A number of such conditions were met by Syros and it was here that the weight of shipping activity in the Aegean was concentrated for many decades. Ermoupolis became a particularly important junction for the transit trade of Black Sea grain but also of commodities imported via Syros to Greece and the Ottoman Empire. From 1827 to 1834 more than 260 ships were built on Syros and it is calculated that over the next fifty years around 5.500 ships were registered on the island. In 1835, Ioannis A. Rallis, a merchant from Chios who had settled on Syros, chartered the ship “Alexandros” from Psara; it set sail from the port of Syros laden with wine, oil and Corinthian raisins and arrived, several weeks later, in Boston, where it was registered as the first ship bearing the Greek flag to reach America after the establishment of the Greek state.

"Greek Shipping Line" was the first Greek company offering scheduled routes between the islands and the coastal cities of Greece. It was established by the Greek state in 1856 and was based in Ermoupolis on Syros, while the first steamliner maintenance unit was established in 1861.

Syros became the financial capital of the Aegean but also of the entire newly established Greek state during the 19th century. At the same time it formed the main junction of the sea routes which connected the Black Sea to the western Mediterranean via the Aegean. The capital amassed from shipping and commerce was invested in industry. When, however, steam became the moving power for ships, the latter became capable of longer journeys. At the same time, the telegraph allowed for more immediate communication between charterers and shipowners. Thus, the need for intermediary stopovers came to an end. These conditions, combined with the construction of the Corinth Canal, brought about the end of the important role of Syros not only in the Aegean, but throughout the south-eastern Mediterranean. The business centre of Greek shipping within the national borders moved to Piraeus.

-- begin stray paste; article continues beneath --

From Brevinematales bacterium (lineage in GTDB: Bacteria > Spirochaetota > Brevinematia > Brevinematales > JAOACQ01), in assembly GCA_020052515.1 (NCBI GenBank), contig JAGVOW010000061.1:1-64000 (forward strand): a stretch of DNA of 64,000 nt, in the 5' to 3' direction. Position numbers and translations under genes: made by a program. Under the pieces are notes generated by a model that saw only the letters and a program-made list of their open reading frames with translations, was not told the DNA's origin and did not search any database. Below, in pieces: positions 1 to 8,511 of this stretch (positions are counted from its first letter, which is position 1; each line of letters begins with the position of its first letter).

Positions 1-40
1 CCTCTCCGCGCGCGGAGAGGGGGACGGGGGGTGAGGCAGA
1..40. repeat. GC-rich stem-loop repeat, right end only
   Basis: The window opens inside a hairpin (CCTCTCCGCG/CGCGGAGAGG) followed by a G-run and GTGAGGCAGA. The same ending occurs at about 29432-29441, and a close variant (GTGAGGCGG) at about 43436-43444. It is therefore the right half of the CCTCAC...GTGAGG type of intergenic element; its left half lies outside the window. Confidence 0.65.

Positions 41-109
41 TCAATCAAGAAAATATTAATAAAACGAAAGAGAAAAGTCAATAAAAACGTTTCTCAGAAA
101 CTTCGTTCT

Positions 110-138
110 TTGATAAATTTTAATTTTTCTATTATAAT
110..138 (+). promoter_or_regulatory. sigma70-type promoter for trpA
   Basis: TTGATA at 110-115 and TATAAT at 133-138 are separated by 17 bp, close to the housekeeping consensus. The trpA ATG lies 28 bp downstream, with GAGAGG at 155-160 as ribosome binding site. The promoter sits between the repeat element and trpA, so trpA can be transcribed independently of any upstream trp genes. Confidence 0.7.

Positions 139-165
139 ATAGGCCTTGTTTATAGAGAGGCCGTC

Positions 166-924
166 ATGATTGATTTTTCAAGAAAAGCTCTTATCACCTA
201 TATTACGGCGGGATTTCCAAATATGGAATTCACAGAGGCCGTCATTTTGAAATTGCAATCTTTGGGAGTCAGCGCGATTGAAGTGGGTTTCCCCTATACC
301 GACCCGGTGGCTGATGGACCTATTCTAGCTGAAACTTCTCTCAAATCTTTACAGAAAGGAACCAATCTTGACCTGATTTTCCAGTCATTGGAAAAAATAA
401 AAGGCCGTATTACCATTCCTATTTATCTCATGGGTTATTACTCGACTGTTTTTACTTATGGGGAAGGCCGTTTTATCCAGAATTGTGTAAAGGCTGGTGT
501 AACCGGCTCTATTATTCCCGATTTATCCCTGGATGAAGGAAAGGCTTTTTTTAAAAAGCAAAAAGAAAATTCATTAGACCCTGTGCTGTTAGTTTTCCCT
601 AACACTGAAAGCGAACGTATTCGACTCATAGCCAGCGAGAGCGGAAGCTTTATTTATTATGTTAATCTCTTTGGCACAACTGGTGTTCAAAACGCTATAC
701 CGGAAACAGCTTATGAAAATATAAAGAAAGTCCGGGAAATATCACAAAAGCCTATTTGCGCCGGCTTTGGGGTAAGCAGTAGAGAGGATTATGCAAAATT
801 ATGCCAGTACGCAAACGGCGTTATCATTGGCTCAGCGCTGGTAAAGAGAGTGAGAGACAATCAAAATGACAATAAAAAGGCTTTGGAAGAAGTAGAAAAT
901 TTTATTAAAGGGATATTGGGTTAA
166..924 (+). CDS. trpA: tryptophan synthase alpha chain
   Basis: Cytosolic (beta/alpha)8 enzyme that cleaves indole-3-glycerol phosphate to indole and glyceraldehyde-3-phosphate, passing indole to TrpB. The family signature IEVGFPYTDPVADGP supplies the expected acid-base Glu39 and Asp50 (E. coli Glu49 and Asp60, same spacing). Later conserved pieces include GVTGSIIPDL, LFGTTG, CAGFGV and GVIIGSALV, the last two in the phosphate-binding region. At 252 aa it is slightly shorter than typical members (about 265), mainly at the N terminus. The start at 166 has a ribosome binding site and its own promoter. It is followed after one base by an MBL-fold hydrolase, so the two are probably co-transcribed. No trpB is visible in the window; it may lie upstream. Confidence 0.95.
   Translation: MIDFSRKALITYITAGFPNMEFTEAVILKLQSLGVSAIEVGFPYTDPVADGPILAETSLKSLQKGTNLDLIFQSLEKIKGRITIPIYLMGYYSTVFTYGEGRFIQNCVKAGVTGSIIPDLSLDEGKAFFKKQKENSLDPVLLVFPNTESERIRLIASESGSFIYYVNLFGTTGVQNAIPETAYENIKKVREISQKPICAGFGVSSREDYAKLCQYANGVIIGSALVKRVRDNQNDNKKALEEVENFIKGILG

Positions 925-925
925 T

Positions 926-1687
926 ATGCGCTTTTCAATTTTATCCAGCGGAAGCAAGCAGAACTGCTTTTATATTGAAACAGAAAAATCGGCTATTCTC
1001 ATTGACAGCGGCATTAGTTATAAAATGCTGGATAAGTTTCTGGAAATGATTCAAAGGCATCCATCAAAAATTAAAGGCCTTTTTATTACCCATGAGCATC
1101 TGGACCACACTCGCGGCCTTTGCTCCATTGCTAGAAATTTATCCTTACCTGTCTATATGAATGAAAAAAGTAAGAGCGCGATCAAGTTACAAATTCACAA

Greek shipping as a whole faced the challenge of shifting from sail to steam with relative success and followed international developments in shipping: new types of ships, new methods of navigation, but also the establishment of companies or their subsidiaries throughout the emerging shipping centres of the world. In shipping’s contemporary reality, technology and shipping routes no longer place the Aegean at the centre of developments for Greek-owned shipping. Tradition has supported the shipping and shipowning activities of Aegean islanders – local networks of partnership are still active – but the decision-making centres are located, for many decades now outside the Aegean islands.